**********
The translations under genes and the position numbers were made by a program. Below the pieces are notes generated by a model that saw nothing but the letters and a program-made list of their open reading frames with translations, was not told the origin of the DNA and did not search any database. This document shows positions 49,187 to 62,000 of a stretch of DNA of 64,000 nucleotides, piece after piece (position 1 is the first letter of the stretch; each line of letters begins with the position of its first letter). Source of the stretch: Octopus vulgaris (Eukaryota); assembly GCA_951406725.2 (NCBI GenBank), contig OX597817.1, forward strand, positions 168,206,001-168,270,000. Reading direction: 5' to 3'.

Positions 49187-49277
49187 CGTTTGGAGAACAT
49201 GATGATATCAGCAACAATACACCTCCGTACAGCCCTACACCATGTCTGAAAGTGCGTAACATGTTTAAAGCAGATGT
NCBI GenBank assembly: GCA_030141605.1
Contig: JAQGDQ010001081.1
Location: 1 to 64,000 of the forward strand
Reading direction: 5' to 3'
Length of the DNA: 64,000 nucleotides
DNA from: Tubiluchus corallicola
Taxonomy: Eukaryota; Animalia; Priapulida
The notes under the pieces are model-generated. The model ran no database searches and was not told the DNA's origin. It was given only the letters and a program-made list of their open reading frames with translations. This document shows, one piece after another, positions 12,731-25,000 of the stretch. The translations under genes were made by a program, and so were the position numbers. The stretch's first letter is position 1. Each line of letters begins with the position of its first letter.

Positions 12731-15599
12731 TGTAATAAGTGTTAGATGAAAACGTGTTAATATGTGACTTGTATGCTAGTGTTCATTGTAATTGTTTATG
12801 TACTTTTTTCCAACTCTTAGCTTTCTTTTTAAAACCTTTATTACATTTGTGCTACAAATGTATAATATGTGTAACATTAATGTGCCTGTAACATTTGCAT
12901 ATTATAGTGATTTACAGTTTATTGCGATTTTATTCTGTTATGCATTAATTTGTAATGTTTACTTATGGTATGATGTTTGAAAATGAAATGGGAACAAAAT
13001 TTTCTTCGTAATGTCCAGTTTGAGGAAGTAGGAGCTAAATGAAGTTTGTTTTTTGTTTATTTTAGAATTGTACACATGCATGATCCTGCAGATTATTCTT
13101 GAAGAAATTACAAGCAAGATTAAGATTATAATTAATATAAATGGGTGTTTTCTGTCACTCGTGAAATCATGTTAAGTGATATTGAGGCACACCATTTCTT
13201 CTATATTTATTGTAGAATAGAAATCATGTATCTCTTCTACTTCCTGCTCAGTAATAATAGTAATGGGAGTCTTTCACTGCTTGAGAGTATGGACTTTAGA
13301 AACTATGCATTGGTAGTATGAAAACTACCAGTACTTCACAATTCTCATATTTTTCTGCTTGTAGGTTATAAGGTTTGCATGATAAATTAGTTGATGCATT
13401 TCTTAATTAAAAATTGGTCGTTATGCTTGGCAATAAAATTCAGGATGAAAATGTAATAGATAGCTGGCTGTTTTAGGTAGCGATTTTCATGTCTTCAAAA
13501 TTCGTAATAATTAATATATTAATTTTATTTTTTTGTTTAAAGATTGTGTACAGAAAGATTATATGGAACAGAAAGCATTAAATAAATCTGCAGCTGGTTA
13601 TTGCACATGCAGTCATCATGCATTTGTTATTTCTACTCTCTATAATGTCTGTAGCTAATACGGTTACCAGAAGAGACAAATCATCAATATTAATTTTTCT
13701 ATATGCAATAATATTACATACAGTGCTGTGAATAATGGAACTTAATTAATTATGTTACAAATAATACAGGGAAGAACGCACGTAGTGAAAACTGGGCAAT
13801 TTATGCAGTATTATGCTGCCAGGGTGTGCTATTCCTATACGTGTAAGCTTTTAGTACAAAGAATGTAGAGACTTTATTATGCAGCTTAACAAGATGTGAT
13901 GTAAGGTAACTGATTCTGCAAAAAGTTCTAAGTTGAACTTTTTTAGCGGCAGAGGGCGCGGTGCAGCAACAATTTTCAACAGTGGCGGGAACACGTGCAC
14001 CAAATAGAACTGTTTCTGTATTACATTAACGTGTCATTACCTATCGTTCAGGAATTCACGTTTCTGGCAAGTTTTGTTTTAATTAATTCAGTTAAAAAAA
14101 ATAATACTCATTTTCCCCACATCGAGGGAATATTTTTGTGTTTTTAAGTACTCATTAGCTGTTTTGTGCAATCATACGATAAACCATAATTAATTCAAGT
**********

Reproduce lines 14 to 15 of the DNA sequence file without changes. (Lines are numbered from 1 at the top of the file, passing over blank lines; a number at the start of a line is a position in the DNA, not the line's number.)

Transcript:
12731 TGTAATAAGTGTTAGATGAAAACGTGTTAATATGTGACTTGTATGCTAGTGTTCATTGTAATTGTTTATG
12801 TACTTTTTTCCAACTCTTAGCTTTCTTTTTAAAACCTTTATTACATTTGTGCTACAAATGTATAATATGTGTAACATTAATGTGCCTGTAACATTTGCAT